Rosen, section 4.3, question 11
• How many bit strings of length 10 contain:
• exactly four 1’s?
• Find the positions of the four 1’s
• Does the order of these positions matter?
• Nope!
• Positions 2, 3, 5, 7 is the same as positions 7, 5, 3, 2
• Thus, the answer is C(10,4) = 210
• at most four 1’s?
• There can be 0, 1, 2, 3, or 4 occurrences of 1
• C(10,0) + C(10,1) + C(10,2) + C(10,3) + C(10,4)
• = 1+10+45+120+210
• = 386
Rosen, section 4.3, question 11
• How many bit strings of length 10 contain:
• at least four 1’s?
• There can be 4, 5, 6, 7, 8, 9, or 10 occurrences of 1
• C(10,4) + C(10,5) + C(10,6) + C(10,7) + C(10,8) + C(10,9) + C(10,10)
• = 210+252+210+120+45+10+1
• = 848
• Alternative answer: subtract from 210 the number of strings with 0, 1, 2, or 3 occurrences of 1
• an equal number of 1’s and 0’s?
• Thus, there must be five 0’s and five 1’s
• Find the positions of the five 1’s
• Thus, the answer is C(10,5) = 252
Corollary 1
• Let n and r be non-negative integers with r ≤ n. Then C(n,r) = C(n,n-r)
• Proof:
Corollary example
• There are C(52,5) ways to pick a 5-card poker hand
• There are C(52,47) ways to pick a 47-card hand
• P(52,5) = 2,598,960 = P(52,47)
• When dealing 47 cards, you are picking 5 cards to not deal
• As opposed to picking 5 card to deal
• Again, the order the cards are dealt in does matter
Combinatorial proof
• A combinatorial proof is a proof that uses counting arguments to prove a theorem
• Rather than some other method such as algebraic techniques
• Essentially, show that both sides of the proof manage to count the same objects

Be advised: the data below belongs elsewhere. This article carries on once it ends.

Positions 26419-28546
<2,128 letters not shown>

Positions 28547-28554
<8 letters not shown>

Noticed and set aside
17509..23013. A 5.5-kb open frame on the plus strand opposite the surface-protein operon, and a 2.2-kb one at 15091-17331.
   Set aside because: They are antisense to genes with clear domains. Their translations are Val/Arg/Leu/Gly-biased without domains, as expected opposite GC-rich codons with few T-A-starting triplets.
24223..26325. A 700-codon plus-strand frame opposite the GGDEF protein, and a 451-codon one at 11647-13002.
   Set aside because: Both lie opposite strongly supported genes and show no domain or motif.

• In a typical Rosen example, he does not do much with this proof method in this section
• We will see more in the next sections
• Most of the questions in this section are phrased as, “find out how many possibilities there are if …”
• Instead, we could phrase each question as a theorem:
• “Prove there are x possibilities if …”
• The same answer could be modified to be a combinatorial proof to the theorem
Rosen, section 4.3, question 40
• How many ways are there to sit 6 people around a circular table, where seatings are considered to be the same if they can be obtained from each other by rotating the table?
• First, place the first person in the north-most chair
• Only one possibility
• Then place the other 5 people
• There are P(5,5) = 5! = 120 ways to do that
• By the product rule, we get 1*120 =120
• Alternative means to answer this:
• There are P(6,6)=720 ways to seat the 6 people around the table
• For each seating, there are 6 “rotations” of the seating
• Thus, the final answer is 720/6 = 120
Rosen, section 4.3, question 42
• How many ways are there for 4 horses to finish if ties are allowed?
• Note that order does matter!
• Solution by cases
• No ties
• The number of permutations is P(4,4) = 4! = 24
• Two horses tie
• There are C(4,2) = 6 ways to choose the two horses that tie
• There are P(3,3) = 6 ways for the “groups” to finish
• A “group” is either a single horse or the two tying horses
• By the product rule, there are 6*6 = 36 possibilities for this case
• Two groups of two horses tie
• There are C(4,2) = 6 ways to choose the two winning horses
• The other two horses tie for second place
• Three horses tie with each other
• There are C(4,3) = 4 ways to choose the two horses that tie
• There are P(2,2) = 2 ways for the “groups” to finish
• By the product rule, there are 4*2 = 8 possibilities for this case
• All four horses tie
• There is only one combination for this
• By the sum rule, the total is 24+36+6+8+1 = 75
A last note on combinations
• An alternative (and more common) way to denote an r-combination:
• I’ll use C(n,r) whenever possible, as it is easier to write in PowerPoint
Quick survey
• I felt I understood the material in this slide set…
• Very well
• With some review, I’ll be good
• Not really
• Not at all
Quick survey
• The pace of the lecture for this slide set was…
• Fast